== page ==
In the newly diagnosed group, there was evidence of systolic (reduced global LVEF and impaired peak systolic circumferential strain) and diastolic (diastolic strain rate) impairment. These functional changes were accompanied by focal LGE in a nonischemic pattern in 59% of patients and elevated myocardial T1 compared with healthy and hypertensive controls, assessed both as mean T1 and proportion of myocardium with T1 meeting established criteria for myocarditis. Global LVEF improved by the second scan (median: 12 months), while the deformation parameters show no significant change, suggesting a persistent, subclinical abnormality of myocardial function. The observed LGE is persistent but nonprogressive. The total area of abnormal T1 reduced at late follow-up but remained elevated compared to healthy controls, whereas the reduction in mean T1, a subtler parameter, was not significant.
The previously diagnosed group had preserved global systolic function (LVEF 67 ± 5%) comparable to controls, but persistent, subtle abnormalities of systolic and diastolic function by deformation parameters. Nineteen percent have LGE, which may reflect persistent fibrosis from the previous catecholamine exposure, given the absence of other confounding cardiovascular diseases. This group exhibited a larger area of myocardium with abnormal T1 compared to normal and hypertensive controls, though again mean T1 showed no difference.
Considering these findings together, the authors concluded that pheochromocytoma causes an acute catecholaminergic myocarditis, with elevated T1 and patchy subendocardial LGE accompanied by global LV dysfunction. It partially resolves after tumor resection but leaves chronic LGE, indicating focal replacement fibrosis, and a T1 abnormality that might represent diffuse interstitial fibrosis, with subclinical abnormalities of LV function. Interestingly, LV hypertrophy was not seen in these patients, distinguishing these findings from those of hypertension alone.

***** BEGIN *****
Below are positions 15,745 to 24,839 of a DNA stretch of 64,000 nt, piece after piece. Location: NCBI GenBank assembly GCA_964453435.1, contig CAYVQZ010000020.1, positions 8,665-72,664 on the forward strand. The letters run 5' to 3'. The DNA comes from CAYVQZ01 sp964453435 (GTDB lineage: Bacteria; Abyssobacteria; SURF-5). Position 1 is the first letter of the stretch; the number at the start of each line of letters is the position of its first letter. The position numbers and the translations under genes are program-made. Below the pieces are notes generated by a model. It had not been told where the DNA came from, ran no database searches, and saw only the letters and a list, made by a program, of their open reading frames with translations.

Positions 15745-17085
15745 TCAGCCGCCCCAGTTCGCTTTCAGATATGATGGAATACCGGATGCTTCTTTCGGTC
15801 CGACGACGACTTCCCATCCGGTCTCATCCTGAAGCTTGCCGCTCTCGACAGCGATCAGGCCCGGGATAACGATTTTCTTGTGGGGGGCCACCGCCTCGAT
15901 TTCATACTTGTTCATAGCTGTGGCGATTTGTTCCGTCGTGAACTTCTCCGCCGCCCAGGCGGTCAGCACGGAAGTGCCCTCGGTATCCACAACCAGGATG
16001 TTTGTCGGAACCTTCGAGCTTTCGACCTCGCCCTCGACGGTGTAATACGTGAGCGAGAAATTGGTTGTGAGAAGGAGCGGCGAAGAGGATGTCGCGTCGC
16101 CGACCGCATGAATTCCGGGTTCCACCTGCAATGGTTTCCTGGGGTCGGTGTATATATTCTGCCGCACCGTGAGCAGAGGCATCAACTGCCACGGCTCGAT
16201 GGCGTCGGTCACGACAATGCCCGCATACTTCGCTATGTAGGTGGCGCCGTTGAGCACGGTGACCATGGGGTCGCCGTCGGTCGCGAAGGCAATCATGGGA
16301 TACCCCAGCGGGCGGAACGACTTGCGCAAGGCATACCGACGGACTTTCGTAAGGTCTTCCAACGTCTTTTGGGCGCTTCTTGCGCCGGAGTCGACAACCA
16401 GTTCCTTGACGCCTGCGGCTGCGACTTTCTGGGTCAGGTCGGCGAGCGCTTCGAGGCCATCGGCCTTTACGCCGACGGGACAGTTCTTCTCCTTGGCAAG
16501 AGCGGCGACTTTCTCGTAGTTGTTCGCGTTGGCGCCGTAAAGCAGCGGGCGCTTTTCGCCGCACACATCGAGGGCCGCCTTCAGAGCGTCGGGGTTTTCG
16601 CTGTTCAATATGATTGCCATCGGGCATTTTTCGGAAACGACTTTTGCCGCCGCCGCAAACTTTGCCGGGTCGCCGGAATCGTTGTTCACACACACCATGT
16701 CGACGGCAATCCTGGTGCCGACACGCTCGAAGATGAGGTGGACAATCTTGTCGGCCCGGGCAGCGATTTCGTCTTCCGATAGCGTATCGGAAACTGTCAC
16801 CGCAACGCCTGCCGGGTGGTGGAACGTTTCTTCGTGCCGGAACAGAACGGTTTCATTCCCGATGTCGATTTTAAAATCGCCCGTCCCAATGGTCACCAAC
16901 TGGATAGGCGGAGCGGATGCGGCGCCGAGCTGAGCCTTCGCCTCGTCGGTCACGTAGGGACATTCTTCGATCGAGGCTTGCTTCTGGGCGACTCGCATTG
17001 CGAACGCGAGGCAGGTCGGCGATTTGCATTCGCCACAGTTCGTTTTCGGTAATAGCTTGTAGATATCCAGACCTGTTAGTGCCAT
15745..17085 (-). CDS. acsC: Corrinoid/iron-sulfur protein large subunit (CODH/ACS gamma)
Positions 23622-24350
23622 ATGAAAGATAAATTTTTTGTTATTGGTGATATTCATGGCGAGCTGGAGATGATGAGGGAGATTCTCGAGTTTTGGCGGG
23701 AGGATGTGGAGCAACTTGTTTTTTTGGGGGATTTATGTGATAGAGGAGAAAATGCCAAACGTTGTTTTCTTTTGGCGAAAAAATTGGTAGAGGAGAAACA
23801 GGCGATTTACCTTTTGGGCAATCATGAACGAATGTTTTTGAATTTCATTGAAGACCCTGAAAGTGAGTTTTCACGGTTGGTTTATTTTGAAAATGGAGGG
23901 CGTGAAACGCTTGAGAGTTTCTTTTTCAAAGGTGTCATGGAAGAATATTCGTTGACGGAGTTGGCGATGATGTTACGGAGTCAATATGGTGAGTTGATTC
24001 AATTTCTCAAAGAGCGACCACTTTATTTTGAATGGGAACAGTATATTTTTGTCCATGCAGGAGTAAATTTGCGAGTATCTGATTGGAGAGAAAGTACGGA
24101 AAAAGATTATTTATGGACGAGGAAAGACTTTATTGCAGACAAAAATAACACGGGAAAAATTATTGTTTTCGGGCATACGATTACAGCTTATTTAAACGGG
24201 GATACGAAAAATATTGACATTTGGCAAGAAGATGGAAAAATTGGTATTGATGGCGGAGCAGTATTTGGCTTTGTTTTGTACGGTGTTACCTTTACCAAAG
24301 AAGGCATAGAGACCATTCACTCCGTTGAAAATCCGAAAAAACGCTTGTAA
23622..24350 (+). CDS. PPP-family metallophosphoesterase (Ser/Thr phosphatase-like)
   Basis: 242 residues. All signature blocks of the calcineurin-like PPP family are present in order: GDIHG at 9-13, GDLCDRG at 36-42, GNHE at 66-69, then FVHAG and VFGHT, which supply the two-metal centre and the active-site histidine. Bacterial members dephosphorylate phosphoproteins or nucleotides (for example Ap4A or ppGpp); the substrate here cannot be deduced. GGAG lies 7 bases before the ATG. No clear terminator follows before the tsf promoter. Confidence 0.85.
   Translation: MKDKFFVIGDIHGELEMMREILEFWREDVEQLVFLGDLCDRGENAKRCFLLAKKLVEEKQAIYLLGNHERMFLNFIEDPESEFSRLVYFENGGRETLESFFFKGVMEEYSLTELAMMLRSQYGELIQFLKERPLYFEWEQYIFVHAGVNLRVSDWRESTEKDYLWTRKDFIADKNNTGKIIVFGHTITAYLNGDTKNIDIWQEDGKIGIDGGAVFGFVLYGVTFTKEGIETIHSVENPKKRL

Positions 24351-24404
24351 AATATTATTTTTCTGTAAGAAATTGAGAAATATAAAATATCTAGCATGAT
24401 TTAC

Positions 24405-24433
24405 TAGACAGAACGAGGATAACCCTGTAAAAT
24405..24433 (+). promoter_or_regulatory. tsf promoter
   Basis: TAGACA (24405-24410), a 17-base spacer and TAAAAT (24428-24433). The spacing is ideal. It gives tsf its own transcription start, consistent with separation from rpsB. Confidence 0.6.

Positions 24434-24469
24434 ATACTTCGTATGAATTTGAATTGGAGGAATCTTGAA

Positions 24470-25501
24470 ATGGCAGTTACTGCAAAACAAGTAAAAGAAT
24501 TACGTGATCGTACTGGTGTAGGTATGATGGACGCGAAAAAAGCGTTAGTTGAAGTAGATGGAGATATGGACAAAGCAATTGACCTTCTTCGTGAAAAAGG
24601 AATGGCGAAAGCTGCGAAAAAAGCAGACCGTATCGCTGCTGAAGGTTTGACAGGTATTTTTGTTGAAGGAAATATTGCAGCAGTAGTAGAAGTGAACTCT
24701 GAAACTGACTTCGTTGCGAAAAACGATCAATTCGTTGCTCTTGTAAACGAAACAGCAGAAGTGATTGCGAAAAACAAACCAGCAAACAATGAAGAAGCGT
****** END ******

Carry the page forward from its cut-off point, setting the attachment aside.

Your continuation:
This is the first systematic report of long-term cardiac effects of this rare tumor, and we congratulate the authors on their success in completing the study. Recruitment took 5 years across 3 centers to enroll 60 pheochromocytoma patients, demonstrating the rarity of the condition and difficulty studying it. Applying state-of-the-art CMR techniques provided unique insight into this illness’s long-term cardiac sequelae.
This paper raised several questions. First, we should consider what these CMR findings actually represent. There is a continuum of myocardial changes in response to high catecholamine exposure (from acute cardiomyocyte swelling, contraction band necrosis, and inflammatory infiltrate—through reactive interstitial fibrosis—to chronic replacement fibrotic change), and neither the native T1 mapping nor the LGE defines specifically any of these as distinct categories. In the acute and chronic phases, the signals from either technique could represent myocardial inflammation (leaky capillaries and increased myocardial water content) or fibrosis (expanded extracellular volume). Based on a prior histopathological study (5) and preclinical insights from acute catecholamine challenges, the LGE and T1 changes seen acutely predominantly represent active catecholaminergic myocarditis (perhaps with some fibrosis developing depending on chronicity); late post-tumor resection they represent focal (LGE) or diffuse (T1) fibrosis. Novel CMR techniques including post-contrast T1 mapping and extracellular volume mapping could be informative, but ultimately biopsy or post-mortem specimens are required to confirm the underlying histopathology and what these CMR signals represent.